Theologically-Informed Education about Masturbation: A Male Sexual Health Perspective

By Kwee, Alex W.; Hoover, David C. | Journal of Psychology and Theology, Winter 2008 | Go to article overview

Theologically-Informed Education about Masturbation: A Male Sexual Health Perspective


Kwee, Alex W., Hoover, David C., Journal of Psychology and Theology


The Bible presents no clear theological ethic on masturbation, leaving many young unmarried Christians with confusion and guilt around their sexuality. Moreover, with only a sin-based vocabulary for discussing masturbation, those with compulsive masturbation patterns are apt to avoid disclosing problems because of shame and thus risk escalating in compulsivity. We present a discursive educational approach for talking to college-aged Christian men about masturbation. Utilizing theological, psychological and sociological perspectives, this approach equips college-aged Christian men with the knowledge and critical thinking ability to work out an informed personal position on masturbation. We consider these perspectives followed by preventive and therapeutic implications for young men dealing with the early stages of sexual compulsivity.

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Among some Protestant and Catholic young people, the issue of masturbation evokes considerable discomfort and even distress because of the stigma that is attached to this behavior. Informed in part by the Church's historic position on non-marital sexuality, this stigma is exacerbated by the modern Christian emphasis on sexual purity, of which an unfortunate byproduct is the experience of misplaced guilt over a behavior that is arguably developmentally normative. Much of our work as therapists is dedicated to sexuality education and the prevention and treatment of sexual addiction among Christian men. Of the many aspects of human sexuality that we address in our work, masturbation ranks as the most misunderstood for the lack of open, rational dialogue about this topic within the Christian community. Among Christians in general, masturbation generates a unique discomfort and ambivalence--more so than even homosexuality--precisely because masturbation, unlike homosexuality, is quite prevalent in the general population (we will discuss prevalence and temporal frequency estimates of masturbation later in this article). Under the assumption that false guilt about masturbation is inextricably bound up with misinformation and a general lack of clarity, this article aims to bring informed biblical interpretation, sociological realities, and psychological facts to bear on the topic of masturbation. Our objective is to present a way of helping young Christian men to resist emotional arguments based on false facts and the misuse of Scripture, and to approach masturbation with a critical and discursive mindset to arrive at a well-reasoned personal viewpoint on the matter.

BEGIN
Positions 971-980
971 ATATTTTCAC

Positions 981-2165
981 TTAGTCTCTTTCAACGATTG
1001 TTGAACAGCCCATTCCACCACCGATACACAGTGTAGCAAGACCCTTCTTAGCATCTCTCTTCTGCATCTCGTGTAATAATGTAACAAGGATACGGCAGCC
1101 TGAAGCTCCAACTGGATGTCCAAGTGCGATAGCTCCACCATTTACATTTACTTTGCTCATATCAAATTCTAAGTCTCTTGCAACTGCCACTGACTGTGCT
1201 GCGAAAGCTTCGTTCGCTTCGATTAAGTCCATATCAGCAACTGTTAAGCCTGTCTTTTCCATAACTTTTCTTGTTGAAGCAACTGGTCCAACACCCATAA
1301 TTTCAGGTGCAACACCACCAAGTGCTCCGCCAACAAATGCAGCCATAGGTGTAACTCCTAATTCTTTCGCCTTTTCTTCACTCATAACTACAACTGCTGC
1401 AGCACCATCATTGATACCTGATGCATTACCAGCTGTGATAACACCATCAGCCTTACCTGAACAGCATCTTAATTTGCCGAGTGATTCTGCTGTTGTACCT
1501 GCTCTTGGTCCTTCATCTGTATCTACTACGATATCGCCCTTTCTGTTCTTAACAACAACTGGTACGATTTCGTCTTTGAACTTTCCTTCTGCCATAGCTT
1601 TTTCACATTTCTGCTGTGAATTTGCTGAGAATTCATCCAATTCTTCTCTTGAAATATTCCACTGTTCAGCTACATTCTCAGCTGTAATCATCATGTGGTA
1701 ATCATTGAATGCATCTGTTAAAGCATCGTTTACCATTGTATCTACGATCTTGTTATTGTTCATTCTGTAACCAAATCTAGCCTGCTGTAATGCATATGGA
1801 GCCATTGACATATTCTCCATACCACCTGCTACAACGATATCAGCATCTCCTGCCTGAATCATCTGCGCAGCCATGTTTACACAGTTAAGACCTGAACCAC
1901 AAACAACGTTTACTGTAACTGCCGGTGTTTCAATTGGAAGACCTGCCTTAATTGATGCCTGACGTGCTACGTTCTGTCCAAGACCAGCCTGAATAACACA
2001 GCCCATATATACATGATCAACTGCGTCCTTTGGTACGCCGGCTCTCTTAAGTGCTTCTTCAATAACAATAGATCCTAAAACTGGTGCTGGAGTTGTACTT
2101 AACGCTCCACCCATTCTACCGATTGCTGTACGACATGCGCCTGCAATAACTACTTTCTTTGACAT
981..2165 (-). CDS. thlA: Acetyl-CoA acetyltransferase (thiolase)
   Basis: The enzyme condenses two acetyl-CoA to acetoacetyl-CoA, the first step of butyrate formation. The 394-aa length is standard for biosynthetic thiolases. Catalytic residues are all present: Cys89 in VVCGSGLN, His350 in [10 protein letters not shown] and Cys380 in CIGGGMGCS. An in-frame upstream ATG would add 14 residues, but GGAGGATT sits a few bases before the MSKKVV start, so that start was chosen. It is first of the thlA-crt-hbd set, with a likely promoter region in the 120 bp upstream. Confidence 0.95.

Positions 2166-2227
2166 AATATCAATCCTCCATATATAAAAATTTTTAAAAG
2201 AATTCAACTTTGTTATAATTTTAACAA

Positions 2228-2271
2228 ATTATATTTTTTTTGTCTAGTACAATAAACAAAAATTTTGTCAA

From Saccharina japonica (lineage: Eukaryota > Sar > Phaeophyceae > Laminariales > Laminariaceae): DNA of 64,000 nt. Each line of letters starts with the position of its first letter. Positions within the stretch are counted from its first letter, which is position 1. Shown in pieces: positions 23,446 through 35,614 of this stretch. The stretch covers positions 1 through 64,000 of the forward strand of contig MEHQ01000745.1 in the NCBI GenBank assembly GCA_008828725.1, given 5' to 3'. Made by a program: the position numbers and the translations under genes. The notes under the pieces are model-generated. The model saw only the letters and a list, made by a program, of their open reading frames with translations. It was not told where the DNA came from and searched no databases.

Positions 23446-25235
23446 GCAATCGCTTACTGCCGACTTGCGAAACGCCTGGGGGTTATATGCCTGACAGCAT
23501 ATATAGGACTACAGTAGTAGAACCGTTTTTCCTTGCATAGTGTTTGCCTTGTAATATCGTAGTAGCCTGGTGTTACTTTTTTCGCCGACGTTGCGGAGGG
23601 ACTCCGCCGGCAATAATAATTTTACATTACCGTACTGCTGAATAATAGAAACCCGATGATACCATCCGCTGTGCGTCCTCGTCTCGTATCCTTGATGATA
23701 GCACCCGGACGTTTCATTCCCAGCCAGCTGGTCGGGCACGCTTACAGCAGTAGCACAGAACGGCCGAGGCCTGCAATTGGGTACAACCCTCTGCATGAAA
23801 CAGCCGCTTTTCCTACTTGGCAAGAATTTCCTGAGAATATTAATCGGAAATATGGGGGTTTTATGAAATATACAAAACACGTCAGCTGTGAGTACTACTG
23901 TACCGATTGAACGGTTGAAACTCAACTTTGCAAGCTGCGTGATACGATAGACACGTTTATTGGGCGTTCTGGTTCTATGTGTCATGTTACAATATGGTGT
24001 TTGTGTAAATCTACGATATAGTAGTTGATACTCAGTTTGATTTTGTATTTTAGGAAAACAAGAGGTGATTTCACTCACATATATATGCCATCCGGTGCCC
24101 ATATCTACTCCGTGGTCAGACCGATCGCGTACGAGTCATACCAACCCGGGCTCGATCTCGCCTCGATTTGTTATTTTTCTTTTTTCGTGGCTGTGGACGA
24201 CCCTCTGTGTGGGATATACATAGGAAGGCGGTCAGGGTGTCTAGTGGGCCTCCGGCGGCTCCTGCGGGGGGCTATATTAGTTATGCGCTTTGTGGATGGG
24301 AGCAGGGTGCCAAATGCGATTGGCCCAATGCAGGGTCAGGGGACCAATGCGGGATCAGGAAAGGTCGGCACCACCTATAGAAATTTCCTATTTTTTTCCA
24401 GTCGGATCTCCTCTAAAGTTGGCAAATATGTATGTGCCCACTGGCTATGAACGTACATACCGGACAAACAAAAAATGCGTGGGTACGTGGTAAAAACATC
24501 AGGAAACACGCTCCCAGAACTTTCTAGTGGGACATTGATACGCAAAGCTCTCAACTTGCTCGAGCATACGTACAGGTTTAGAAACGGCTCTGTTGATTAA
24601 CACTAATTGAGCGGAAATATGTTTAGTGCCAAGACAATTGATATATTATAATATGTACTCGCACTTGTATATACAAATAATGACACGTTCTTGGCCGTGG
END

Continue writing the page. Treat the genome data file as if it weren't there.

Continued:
Sexual health and information about masturbation

Within evangelical frameworks of sexual ethics--those articulated by Grenz (1997) and Jones (1999), for example--there has never been a well-defined theological ethic of masturbation, in contrast to the ethics of pre-marital sex, marriage, and divorce that are worked out from foundational Christian anthropological assertions about gender, sexuality, and their relationship to the imago Dei. Good attempts have certainly been made by Sanford (1994) and Smedes (1994), among others, but these are good attempts precisely because they do justice to the moral ambiguity around the issue of masturbation. Masturbation falls thus within the proverbial grey area of evangelical sexual ethics. Therein lies the source of the vexation among countless numbers of young unmarried Christians: Even though masturbation is a morally ambiguous issue that seems to be theologically peripheral to the main body of Christian sexual ethics, it is developmentally a very salient issue for these individuals who are trying to understand the place of sexuality in their lives, and perhaps to reconcile their sexuality with a value system that eschews pre-marital sex.

Broadly speaking, the purposes of sexuality education are twofold: the promotion of healthy and responsible sexual choices through the dissemination of accurate information, and the prevention of undesirable outcomes stemming from ignorance. …

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